- Don’t be afraid of wearing outfits more than once. As much as it would be nice, not every occasion needs a new outfit!
- Swap clothes with friends and family
When I’ve tried to change things in my lifestyle, such as becoming vegetarian or wanting to cut back on plastic, I’ve found the hardest part is what other people say and do. It’s hard to have different meals at dinner or say no to a coffee when you’re out because of the plastic lids.
It’s not your responsibility to change everyone else’s opinion or behaviours, but speaking to people can really help. Whether you want to talk to your family about how they too can help by making small changes, or by asking your employer if there’s anything you can do as a company to make a difference.
Some suggestions to offer to your team or company are:
- Banning plastic
- Shopping with local suppliers to reduce travel
- Cutting back on printing unnecessarily
- Supporting charities that are committed to helping the planet
When it comes to other people’s opinions, don’t lose any hope or motivation to do your bit if others around you aren’t as receptive.
In your home
We’re not all in a position to have solar panels installed on our roof, but there are some things we can do in our homes to help. Consider changing your electricity provider to a green-energy supplier or swapping out your bulbs for energy efficient products.
You could also make the effort to wrap up when it gets colder rather than opting for the heating, only running washing machines and dishwashers when they’re full, or finding new recipes for your excess food so nothing goes to waste.
If you’re able to, try to shop for plastic-free products for your bathroom and kitchen. Shops like LUSH are a great way to remove plastic bottles and wrapping for your cosmetic products, while some supermarkets are slowly making the change to dispenser based products for cereals and grains.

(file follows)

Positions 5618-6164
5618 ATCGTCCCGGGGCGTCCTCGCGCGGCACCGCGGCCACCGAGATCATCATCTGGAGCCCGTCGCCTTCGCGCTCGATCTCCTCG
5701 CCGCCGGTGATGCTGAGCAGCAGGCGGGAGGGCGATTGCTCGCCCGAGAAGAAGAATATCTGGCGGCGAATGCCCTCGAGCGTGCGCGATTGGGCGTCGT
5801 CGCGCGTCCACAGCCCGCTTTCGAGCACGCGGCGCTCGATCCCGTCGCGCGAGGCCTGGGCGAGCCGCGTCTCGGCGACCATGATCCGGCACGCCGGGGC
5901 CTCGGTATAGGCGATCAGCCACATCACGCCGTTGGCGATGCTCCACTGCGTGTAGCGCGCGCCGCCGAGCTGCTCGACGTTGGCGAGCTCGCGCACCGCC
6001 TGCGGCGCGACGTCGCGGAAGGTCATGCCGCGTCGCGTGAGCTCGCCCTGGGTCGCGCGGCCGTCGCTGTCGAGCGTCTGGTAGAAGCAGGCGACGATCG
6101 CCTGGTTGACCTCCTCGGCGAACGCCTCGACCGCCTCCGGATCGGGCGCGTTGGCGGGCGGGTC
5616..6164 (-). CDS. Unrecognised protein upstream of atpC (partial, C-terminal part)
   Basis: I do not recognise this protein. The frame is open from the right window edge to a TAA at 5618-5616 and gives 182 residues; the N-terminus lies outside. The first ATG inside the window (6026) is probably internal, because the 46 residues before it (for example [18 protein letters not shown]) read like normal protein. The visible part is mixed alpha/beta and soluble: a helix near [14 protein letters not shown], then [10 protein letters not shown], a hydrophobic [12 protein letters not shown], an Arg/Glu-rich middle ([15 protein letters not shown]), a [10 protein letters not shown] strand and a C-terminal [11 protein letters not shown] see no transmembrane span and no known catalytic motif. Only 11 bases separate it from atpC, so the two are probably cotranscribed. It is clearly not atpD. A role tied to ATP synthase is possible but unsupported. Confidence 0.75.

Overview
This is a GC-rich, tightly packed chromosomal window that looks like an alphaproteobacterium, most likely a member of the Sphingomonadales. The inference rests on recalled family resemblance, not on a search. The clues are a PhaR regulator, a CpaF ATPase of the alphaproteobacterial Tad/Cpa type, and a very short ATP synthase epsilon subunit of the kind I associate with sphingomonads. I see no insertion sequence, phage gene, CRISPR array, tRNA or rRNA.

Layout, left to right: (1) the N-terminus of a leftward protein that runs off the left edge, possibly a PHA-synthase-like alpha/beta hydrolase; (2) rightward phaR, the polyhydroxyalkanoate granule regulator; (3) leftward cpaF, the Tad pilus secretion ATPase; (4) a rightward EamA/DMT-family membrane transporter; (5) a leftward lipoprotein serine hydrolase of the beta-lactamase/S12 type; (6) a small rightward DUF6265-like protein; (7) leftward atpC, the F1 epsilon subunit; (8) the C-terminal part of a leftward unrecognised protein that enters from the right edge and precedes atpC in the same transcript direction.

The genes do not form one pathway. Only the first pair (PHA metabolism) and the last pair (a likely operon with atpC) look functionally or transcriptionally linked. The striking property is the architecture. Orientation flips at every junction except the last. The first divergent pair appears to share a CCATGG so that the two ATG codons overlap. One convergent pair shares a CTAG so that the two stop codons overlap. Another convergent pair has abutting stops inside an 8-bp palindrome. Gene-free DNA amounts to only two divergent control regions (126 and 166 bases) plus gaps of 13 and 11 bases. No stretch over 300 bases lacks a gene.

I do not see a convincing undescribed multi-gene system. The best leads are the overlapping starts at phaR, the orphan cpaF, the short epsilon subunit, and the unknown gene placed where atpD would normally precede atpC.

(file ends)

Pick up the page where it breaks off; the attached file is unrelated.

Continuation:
There are lots of small things that you can do within the home to make a difference!
Shop small and local
Shopping with sustainable businesses or encouraging small business owners to adopt more environmentally friendly practices is another important conversation that you can have. Here are some graduate-owned small businesses that are seeking to reduce their impact on the climate:
RE.BORN swimwear demonstrate the potential that recycled clothing has to offer. This specific company take mass-market offcuts and craft them into affordable and sustainable swimwear pieces.
PERL Cosmetics – Isobel has launched a recycling programme that means the leftover bottles and dishes from your products go back into the production line rather than thrown out. Plus you get 15% off your next order by doing this!
There are a lot of different things that you can do to ‘do your bit’ and try to help slow climate change. It is a real issue, and we aren’t totally hopeless which can be reassuring.
It can be disheartening when others around you, or large businesses that contribute hugely to climate change, don’t change their behaviour. But it’s all about the small things that we can change, and making that effort is something to be proud of.
Remember that your efforts to reduce your own carbon footprint might not be visible, but they are helping. It’s okay to just take it one step at a time, or perhaps focus more on one area than another. Don’t worry if you slip up, keep up the momentum and do your research frequently to find new ways to help.
I’d love to hear how you help to combat climate change in your own lifestyle, so feel free to share this below!
For more environmentally focussed blogs, you can find some tips for being more sustainable at Christmas here.